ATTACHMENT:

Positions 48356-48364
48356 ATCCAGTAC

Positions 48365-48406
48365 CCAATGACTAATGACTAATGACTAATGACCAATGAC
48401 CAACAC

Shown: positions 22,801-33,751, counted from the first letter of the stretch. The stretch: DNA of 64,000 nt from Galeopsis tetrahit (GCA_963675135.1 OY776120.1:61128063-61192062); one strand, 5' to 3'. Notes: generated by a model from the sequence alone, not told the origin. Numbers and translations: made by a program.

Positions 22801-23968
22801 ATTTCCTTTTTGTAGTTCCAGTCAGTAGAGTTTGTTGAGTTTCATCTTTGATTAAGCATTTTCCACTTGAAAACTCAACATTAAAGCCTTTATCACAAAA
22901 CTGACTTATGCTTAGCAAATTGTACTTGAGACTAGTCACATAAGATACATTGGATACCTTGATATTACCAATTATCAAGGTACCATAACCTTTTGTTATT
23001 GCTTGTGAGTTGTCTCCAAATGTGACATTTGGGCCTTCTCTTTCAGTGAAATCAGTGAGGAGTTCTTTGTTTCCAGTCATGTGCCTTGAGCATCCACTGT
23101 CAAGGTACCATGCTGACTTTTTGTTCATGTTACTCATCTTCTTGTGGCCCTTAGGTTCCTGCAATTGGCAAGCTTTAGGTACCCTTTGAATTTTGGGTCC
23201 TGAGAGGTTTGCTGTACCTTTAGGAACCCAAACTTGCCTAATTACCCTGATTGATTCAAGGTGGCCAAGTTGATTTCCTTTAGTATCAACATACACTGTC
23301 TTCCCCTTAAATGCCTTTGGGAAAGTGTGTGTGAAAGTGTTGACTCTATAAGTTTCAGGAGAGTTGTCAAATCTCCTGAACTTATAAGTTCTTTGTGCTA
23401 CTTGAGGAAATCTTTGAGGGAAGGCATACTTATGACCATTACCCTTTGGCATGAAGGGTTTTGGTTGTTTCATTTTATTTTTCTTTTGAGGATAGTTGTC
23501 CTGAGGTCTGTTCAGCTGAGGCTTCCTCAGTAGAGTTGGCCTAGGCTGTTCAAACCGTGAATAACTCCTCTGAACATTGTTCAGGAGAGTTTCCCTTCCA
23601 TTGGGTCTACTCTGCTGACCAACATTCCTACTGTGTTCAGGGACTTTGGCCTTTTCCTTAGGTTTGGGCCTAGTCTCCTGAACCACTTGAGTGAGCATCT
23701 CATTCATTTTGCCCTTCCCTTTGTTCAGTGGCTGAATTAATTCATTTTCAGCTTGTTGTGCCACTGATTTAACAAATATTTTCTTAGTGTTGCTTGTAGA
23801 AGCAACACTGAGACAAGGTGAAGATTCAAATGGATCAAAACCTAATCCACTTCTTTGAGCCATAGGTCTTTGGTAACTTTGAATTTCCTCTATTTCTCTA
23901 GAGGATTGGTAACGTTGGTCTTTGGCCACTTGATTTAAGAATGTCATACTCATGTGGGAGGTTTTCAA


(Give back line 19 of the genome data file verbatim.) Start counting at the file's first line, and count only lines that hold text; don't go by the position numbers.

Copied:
23901 GAGGATTGGTAACGTTGGTCTTTGGCCACTTGATTTAAGAATGTCATACTCATGTGGGAGGTTTTCAA